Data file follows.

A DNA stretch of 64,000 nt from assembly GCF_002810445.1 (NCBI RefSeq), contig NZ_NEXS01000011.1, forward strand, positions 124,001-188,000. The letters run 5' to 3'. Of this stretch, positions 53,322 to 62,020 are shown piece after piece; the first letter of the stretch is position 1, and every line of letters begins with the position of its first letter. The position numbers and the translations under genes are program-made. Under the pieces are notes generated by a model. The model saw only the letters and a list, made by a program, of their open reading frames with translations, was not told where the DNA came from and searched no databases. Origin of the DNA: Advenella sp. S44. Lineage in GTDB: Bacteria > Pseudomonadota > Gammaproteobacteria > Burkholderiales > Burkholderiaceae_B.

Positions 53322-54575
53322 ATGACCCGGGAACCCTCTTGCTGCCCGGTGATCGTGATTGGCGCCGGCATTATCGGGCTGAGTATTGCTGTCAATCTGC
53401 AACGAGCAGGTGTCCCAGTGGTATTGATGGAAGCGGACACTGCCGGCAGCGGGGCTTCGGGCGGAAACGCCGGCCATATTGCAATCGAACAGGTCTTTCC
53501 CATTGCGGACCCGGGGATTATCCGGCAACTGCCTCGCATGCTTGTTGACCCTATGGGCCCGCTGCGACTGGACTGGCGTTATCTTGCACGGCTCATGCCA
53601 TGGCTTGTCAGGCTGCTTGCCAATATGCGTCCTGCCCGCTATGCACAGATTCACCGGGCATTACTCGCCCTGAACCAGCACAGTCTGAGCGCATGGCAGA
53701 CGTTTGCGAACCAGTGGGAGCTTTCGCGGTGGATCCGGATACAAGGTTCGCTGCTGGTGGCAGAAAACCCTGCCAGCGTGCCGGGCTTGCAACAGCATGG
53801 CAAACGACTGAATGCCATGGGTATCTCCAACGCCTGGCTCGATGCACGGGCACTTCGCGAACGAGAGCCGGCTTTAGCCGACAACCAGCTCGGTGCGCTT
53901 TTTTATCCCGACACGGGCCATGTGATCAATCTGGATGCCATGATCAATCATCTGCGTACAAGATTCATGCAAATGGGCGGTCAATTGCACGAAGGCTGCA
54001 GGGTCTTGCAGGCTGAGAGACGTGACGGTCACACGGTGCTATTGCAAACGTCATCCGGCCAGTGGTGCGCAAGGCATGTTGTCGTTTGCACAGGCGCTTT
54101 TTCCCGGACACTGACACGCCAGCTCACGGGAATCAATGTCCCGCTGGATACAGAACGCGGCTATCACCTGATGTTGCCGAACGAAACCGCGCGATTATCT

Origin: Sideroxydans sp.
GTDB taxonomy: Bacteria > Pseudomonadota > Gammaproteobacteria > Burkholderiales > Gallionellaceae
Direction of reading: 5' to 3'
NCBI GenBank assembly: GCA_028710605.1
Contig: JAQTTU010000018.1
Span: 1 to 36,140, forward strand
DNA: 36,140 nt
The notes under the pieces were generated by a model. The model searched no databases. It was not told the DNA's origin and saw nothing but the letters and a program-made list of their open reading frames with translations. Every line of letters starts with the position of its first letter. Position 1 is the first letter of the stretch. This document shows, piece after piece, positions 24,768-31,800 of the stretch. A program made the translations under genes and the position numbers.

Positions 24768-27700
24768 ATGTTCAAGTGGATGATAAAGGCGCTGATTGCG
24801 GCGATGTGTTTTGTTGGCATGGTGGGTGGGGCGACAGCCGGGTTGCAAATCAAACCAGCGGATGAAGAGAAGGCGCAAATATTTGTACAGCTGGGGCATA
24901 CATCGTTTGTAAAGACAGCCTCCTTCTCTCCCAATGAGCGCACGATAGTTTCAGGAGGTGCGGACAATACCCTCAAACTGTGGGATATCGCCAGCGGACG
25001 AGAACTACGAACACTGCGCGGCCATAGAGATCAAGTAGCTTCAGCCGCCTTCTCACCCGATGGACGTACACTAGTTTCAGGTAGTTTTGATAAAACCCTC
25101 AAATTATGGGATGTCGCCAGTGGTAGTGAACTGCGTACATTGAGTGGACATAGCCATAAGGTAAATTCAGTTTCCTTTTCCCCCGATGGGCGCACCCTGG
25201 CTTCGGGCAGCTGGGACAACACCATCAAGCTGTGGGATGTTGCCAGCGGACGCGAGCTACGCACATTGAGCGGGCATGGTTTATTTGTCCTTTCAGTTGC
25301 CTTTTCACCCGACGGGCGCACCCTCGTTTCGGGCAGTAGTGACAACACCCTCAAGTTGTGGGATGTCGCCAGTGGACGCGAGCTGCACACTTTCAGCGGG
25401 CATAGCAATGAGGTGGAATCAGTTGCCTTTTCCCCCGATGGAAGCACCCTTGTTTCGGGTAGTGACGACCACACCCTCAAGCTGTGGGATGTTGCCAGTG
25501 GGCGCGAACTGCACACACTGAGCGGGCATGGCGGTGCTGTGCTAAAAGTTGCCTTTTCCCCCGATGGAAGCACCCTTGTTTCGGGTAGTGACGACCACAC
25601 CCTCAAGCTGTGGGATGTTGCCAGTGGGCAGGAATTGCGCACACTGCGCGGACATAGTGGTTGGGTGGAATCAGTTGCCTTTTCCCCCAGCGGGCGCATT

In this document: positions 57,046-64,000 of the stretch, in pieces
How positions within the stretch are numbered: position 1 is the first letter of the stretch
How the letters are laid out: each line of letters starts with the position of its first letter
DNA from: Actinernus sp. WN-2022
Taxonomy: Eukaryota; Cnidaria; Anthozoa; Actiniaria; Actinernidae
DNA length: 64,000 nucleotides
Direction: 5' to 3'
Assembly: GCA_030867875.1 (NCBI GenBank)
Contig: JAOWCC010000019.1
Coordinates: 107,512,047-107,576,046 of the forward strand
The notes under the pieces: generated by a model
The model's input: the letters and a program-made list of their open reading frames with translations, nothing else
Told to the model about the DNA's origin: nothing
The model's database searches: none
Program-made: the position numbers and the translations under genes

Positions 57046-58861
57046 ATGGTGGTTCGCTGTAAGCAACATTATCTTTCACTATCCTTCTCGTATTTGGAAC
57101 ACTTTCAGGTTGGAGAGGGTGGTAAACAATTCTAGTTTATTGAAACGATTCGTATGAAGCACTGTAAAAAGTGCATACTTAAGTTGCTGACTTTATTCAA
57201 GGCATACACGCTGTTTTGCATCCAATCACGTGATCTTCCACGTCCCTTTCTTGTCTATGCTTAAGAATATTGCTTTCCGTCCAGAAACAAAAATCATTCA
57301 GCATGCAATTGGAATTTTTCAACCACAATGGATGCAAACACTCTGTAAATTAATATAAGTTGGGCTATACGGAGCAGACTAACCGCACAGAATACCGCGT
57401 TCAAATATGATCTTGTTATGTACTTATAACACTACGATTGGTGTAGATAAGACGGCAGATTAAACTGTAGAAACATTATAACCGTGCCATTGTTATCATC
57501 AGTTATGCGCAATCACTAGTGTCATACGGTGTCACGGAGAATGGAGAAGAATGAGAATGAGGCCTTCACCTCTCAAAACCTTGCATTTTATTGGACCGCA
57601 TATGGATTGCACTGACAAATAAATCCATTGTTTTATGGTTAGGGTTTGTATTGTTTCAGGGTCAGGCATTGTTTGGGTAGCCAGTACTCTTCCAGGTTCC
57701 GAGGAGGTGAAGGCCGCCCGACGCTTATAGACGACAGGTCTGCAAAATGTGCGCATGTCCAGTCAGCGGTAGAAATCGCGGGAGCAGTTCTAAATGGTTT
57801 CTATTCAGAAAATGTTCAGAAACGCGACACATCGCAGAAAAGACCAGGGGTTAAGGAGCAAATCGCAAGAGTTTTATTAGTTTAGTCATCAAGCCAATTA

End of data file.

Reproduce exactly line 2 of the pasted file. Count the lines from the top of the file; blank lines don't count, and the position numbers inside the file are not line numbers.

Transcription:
Positions 53322-54575